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Upon first glance the property looked like an abandoned Boy Scout camp. It was easy to imagine fed up Scout Leaders driving off and leaving a troop of 13 year-olds to maintain the campgrounds with nothing but a woodworking merit badge book. But we weren’t at camp. We were at the Tribal Oasis Intentional Community in Topanga, California and we were their newest residents.

The drive to Topanga is gorgeous. It starts on the famous Pacific Coast Highway with views of the shimmering blue ocean stretching to the horizon. Right before you get to the multi-million dollar estates of Malibu, a two-lane road takes you into the Santa Monica mountains. Once you make that turn, you have left normal civilization.

When we arrived for our tour we found Dave, the man in charge.

It was unclear whether he was the owner of the property or just the guy who had lived there the longest. To be honest, I’m not sure ownership was a solid principle when it came to this community.

Dave had long hair and thick glasses. He came from Philadelphia years ago and never went back. Dave has a quality where it looks like he is really paying attention to what you are saying, but as soon as you stop talking all of the information blows away in the breeze.

Dave lived in a silver motor home wedged between an old stone building and the side of the mountain. It was unclear how this motor home ended up in this position. Like a fence built too close to a growing tree, it seemed like the mountain grew around the motor home.

Adjacent to the stone building was an addition that could be best described as Junkyard Chic. The addition had two apartments. Dave’s wife lived in the one we rented. She was traveling for the next 3 weeks to “find herself,” and he hoped that she might actually stay away longer to have a deeper experience.

At this point, I see two red flags. The first is that Dave’s wife lives in a separate apartment 50 feet away from where he lives. The second is that his wife is out “finding herself,” which means her life was was unstable prior to leaving. That instability was so strong that her husband hoped she would be gone as long as possible.

I have to admit, I was both terrified and intrigued at the thought of living at this community.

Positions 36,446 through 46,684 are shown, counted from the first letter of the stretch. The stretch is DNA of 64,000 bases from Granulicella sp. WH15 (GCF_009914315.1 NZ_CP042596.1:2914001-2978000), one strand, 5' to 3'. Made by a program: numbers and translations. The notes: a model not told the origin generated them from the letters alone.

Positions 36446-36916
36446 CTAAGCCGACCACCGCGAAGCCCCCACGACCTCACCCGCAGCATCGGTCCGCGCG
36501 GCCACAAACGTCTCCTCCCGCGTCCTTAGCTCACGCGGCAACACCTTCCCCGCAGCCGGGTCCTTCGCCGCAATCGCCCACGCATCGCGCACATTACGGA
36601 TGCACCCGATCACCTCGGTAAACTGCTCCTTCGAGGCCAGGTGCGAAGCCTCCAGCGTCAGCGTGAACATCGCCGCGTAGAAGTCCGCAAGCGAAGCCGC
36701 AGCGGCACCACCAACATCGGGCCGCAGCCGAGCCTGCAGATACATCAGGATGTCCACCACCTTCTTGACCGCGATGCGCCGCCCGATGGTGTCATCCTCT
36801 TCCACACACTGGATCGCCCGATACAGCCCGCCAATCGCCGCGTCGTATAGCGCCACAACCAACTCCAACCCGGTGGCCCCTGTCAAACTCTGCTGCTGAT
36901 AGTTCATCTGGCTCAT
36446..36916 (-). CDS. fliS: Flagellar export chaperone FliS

It felt like an adventure that could change your perspective on life. Or it could get you eaten by a mountain lion. But the rent was cheap, the apartment was furnished, and they accepted pets. We moved in three days later.

When we drove up the first time as residents, we saw a woman in a white bikini top and a cowboy hat sitting on a tire swing that was cut in the shape of a horse. A guy was taking photos of her. Your basic move-in day welcome wagon.

In the apartment, Dave’s traveling wife had a unique decorating aesthetic. Highlights included:

  • Antlers covered with feathers
  • An angry Asian mask with fire red hair
  • A feline goddess bust
  • Neon mermaids
  • A winged rat demon statue
  • Wolf god ashtrays
  • Aztec war masks
  • A painting of parrots above the toilet
  • A rodent skull with healing crystals

And my personal favorite: an Asian baby with cornrows giving the peace sign while wearing an eye patch that has a clock on it.

Did I mention the apartment was covered with gnomes?

Gnomes next to pencil holders. Gnomes next to horses. Gnomes next to picture frames. Gnomes next to the torso and genitals of a man which was in direct view of my dining room table.

Did I mention the apartment was crawling with spiders? You could argue whether the spiders were living in our apartment or we were living in the spiders’ apartment. In elementary school, a friend told me that you eat eight spiders a year while you are sleeping. I’m confident that I hit my quota during our stay.

In the bathroom there was a little red turtle statue with cobwebs holding it down. I felt an emotional connection to this turtle. First of all, my college mascot was the Terps (essentially a red turtle). And those cobwebs were my metaphorical struggle to get established in Los Angeles.

They say when you get to “Hollywood” you have “to collect your first 100 Nos.” Between job interviews and creative auditions, I was hearing “No” left and right. The little turtle statue and myself both had hopes of turning our luck around.

On Tuesday nights, the community held a potluck. I thought this would be a good way to relieve some stress and meet some of my neighbors. Dave was there with his 10 year-old daughter. They brought a pumpkin pie for dinner. Dessert for dinner? Why not, we’re all free spirits.

After getting jacked up on sugar and pumpkin spice, the 10 year-old started swinging around on a metal hula hoop hanging from the ceiling. I watched the child spin and twirl over the stone floor, inches from a broken skull. Nobody else seemed concerned, but this was making me nervous.

Man, being a free spirit is stressful.